1. Bland, A. M. (2010). The Enneagram: A review of the empirical and transformational literature. The Journal of Humanistic Counseling, Education and Development, 49(1), 16-31
  2. Costa, P. T., & McCrae, R. R. (2010). The NEO Personality Inventory: 3. Odessa, FL: Psychological assessment resources.
  3. Edwards, A. C. (1991). Clipping the wings off the enneagram; a study in people's perceptions of a ninefold personality typology. Social Behavior and Personality: an international journal, 19(1), 11-20.
  4. Matise, M. (2007). The enneagram: An innovative approach. Journal of Professional Counseling: Practice, Theory & Research, 35(1).
  5. McCrae, R. R.; Costa, P. T. (1983). "Joint factors in self-reports and ratings: Neuroticism, extraversion and openness to experience". Personality and Individual Differences. 4 (3): 245–255.
  6. McCrae, R. R., & Costa, P. T. (1987). Validation of the five-factor model of personality across instruments and observers. Journal of personality and social psychology, 52(1), 81.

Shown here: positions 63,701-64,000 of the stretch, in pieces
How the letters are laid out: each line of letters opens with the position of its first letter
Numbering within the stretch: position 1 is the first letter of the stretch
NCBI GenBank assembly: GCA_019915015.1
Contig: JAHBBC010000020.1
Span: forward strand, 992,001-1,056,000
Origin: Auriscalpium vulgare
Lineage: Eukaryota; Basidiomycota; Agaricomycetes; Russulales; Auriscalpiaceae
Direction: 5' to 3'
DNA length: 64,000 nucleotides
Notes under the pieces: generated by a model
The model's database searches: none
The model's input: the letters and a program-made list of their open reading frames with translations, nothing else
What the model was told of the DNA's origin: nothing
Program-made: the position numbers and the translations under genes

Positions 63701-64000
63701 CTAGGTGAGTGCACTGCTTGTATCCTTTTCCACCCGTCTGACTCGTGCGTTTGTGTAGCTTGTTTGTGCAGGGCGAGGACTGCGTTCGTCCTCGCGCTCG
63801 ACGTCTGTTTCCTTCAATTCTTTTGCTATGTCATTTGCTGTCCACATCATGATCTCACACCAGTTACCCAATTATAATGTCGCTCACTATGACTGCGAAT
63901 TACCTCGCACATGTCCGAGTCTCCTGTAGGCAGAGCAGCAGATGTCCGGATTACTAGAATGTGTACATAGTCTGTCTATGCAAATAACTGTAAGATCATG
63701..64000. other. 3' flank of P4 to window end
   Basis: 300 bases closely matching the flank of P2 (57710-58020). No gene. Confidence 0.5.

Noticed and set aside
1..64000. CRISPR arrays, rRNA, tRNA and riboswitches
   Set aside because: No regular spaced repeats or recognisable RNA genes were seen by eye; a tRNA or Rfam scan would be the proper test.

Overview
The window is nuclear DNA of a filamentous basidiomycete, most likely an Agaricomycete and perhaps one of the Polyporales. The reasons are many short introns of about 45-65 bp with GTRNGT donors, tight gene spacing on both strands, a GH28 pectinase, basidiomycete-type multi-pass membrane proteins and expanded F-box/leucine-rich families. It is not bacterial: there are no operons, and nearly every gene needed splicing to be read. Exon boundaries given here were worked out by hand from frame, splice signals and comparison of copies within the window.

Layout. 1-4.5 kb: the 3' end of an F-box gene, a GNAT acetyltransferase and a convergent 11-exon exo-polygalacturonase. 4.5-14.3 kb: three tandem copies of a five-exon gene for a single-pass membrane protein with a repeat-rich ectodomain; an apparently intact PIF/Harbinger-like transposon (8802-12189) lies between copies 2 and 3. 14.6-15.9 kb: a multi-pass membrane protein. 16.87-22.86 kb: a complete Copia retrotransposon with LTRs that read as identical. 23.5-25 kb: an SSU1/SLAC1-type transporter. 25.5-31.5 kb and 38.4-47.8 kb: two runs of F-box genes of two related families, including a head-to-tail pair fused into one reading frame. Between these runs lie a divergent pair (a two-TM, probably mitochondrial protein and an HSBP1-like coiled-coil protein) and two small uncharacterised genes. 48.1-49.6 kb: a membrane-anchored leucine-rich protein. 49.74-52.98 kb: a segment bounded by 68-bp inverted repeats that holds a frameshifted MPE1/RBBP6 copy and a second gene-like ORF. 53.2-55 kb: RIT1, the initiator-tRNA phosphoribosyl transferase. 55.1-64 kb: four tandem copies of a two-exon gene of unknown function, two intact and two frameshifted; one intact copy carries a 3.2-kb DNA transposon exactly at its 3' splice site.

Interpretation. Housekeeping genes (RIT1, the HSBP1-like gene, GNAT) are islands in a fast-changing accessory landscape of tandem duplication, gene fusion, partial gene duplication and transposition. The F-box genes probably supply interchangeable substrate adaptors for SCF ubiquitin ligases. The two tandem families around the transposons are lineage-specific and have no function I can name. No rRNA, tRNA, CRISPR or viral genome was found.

7. McCrae, R. R., & John, O. P. (1992). An introduction to the five‐factor model and its applications. Journal of personality, 60(2), 175-215.
  8. McCrae, R. R., & Costa Jr, P. T. (1997). Personality trait structure as a human universal. American psychologist, 52(5), 509.
  9. McCrae, R. R., & Costa, P. T. (2003). Personality in adulthood: A five-factor theory perspective. Guilford Press.
  10. McCrae, R. R., Kurtz, J. E., Yamagata, S., & Terracciano, A. (2011). Internal consistency, retest reliability, and their implications for personality scale validity. Personality and social psychology review, 15(1), 28-50.